NSW police charge two after claiming bushfire fraud grants at Lismore

A man and woman have been charged after allegedly claiming more than $75,000 in fraudulent bushfire claims.

In June 2020, officers from the Richmond Police District Rural Crime Prevention Team commenced Strike Force Munyana to investigate alleged fraudulent claims for grant money through a NSW Government scheme by a 34-year-old man and 33-year-old woman.

Police will allege in court the man claimed he lost more than 3,000 head of cattle during the 2019 bushfires and attempted to claim compensation through an insurance company, whilst also applying for several NSW Government grant schemes for bushfire assistance.

Following extensive inquiries, strike force investigators executed a search warrant at an East Lismore property on Tuesday (15 December 2020), where they seized collectible coins, weapons and documentation.

Following further investigations, police returned to the East Lismore property about 9.40am today (Friday 18 December 2020), and arrested a 34-year-old man.

He was taken to Lismore Police Station and charged with 14 offences including dishonestly obtain property by deception, dishonestly obtain financial advantage by deception, use false document to obtain financial advantage, recklessly deal with proceeds of crime, and possess prohibited weapon without permit.

Later in the day, police located and arrested a 33-year-old woman.

She was taken to Lismore Police Station and charged with 15 offences including dishonestly obtain property by deception, dishonestly obtain financial advantage by deception, use false document to obtain financial advantage and possess unregistered firearm.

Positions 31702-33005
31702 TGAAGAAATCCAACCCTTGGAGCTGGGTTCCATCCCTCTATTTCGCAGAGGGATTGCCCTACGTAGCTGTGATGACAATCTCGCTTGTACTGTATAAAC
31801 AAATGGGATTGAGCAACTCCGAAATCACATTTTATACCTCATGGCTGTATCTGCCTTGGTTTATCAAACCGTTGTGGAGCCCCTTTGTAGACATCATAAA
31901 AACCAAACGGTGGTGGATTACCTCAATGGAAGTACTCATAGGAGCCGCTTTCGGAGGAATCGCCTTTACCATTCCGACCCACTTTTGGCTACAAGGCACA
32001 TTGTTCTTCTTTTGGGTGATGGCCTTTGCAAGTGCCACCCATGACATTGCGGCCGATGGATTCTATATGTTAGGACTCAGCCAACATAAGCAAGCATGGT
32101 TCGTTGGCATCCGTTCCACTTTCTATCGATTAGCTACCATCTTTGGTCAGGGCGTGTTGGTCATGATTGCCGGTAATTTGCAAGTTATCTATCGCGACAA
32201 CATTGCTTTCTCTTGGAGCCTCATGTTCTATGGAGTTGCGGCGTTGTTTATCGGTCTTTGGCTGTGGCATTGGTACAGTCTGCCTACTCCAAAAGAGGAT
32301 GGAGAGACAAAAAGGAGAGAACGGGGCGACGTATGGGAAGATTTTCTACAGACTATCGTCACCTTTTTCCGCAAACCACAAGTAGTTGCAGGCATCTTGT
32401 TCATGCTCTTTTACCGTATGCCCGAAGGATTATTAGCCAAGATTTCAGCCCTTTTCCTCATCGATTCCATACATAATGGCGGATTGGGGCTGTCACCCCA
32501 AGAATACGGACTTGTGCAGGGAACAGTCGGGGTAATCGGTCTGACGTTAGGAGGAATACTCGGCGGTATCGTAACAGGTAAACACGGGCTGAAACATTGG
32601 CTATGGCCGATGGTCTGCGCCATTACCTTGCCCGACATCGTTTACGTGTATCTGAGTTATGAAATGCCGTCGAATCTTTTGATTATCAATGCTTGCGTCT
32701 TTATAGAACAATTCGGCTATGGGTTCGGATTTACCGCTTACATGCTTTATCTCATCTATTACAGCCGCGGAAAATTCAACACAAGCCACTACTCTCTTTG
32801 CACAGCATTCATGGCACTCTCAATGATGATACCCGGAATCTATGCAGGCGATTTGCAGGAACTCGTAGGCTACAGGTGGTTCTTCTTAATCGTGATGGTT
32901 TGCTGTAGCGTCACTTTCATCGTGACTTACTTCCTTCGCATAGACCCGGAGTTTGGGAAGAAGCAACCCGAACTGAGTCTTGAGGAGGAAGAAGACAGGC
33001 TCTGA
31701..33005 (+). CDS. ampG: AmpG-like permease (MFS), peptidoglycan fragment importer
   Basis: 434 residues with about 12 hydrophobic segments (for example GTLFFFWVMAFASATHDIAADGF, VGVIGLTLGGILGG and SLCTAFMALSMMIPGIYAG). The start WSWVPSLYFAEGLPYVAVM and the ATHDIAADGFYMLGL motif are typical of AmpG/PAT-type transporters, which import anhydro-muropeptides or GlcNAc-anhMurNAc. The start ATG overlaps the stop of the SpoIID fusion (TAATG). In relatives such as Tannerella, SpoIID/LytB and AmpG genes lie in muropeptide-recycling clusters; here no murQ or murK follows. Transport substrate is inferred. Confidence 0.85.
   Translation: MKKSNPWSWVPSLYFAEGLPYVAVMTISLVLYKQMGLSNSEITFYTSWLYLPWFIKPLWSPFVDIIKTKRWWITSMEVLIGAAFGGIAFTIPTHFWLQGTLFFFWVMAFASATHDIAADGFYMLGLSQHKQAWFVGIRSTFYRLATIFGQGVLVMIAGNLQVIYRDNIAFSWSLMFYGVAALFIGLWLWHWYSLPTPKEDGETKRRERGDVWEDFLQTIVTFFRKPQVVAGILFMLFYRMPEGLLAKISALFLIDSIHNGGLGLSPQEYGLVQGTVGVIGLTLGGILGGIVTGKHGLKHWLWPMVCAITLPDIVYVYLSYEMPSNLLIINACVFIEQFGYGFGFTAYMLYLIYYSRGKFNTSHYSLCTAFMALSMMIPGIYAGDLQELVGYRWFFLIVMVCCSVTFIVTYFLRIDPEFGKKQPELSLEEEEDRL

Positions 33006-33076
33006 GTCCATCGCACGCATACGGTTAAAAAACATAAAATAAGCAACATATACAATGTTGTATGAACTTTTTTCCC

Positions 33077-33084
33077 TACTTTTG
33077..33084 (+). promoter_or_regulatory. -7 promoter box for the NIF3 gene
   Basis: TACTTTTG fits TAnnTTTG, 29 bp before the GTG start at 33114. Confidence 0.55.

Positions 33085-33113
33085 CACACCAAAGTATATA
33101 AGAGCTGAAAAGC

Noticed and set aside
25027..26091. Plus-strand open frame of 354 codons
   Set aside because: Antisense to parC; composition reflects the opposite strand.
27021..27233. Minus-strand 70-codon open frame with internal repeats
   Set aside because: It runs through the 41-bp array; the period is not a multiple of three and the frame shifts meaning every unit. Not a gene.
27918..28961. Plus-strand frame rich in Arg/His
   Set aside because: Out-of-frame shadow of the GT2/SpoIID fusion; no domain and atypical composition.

Both were refused bail to appear at Lismore Local Court today (Friday 18 December 2020).

Acting Corporate Sponsor for Rural Crime, Acting Assistant Commissioner Brett Greentree, said those who wish to abuse the system will be caught and put before the courts.

“The bushfires destroyed thousands of homes and stock across the state, as well as tragically taking lives.

“Our farmers have had to struggle through the bushfires after years of drought, so it is devastating to see some elements of society take advantage of the system that was put into place to support those who needed it.

“This is another example of some of the great work the Rural Crime Prevention Team do in conjunction with our police districts,” Acting Assistant Commissioner Greentree said.

Richmond Police District Commander, Superintendent Scott Tanner, said Northern Rivers residents can feel confident the NSW Police Force are watching those who wish to take advantage of bushfire relief.

“These support programs are put in place to help our landowners navigate out of hardship, with many Northern Rivers residents losing land and stock from the drought, then fires, and just a few days ago – from floods.

“Richmond Police and our Rural Crime Investigators will not stop until they find those who wish to manipulate the system to their benefit, and those persons are brought before the courts,” Supt Tanner said.

Acting Rural Crime Prevention Team Coordinator, Detective Acting Inspector Damian Nott, said this result highlights the capability of our rural crime teams to target all crime types.

“Fraud related matters are serious enough in themselves, but when relief funds intended to support those affected by bushfire is allegedly unlawfully claimed, it becomes next level in terms of the deceit and criminality.

“This outstanding result really showcases the capability of the RCPT, particularly in bringing protracted, complex investigations to resolution,” Det A/Insp Nott said.

Investigations under Strike Force Munyana are ongoing.

Anyone with information about rural crime is urged to contact Crime Stoppers: 1800 333 000 or https://nsw.crimestoppers.com.au. Information is treated in strict confidence. The public is reminded not to report information via NSW Police social media pages.

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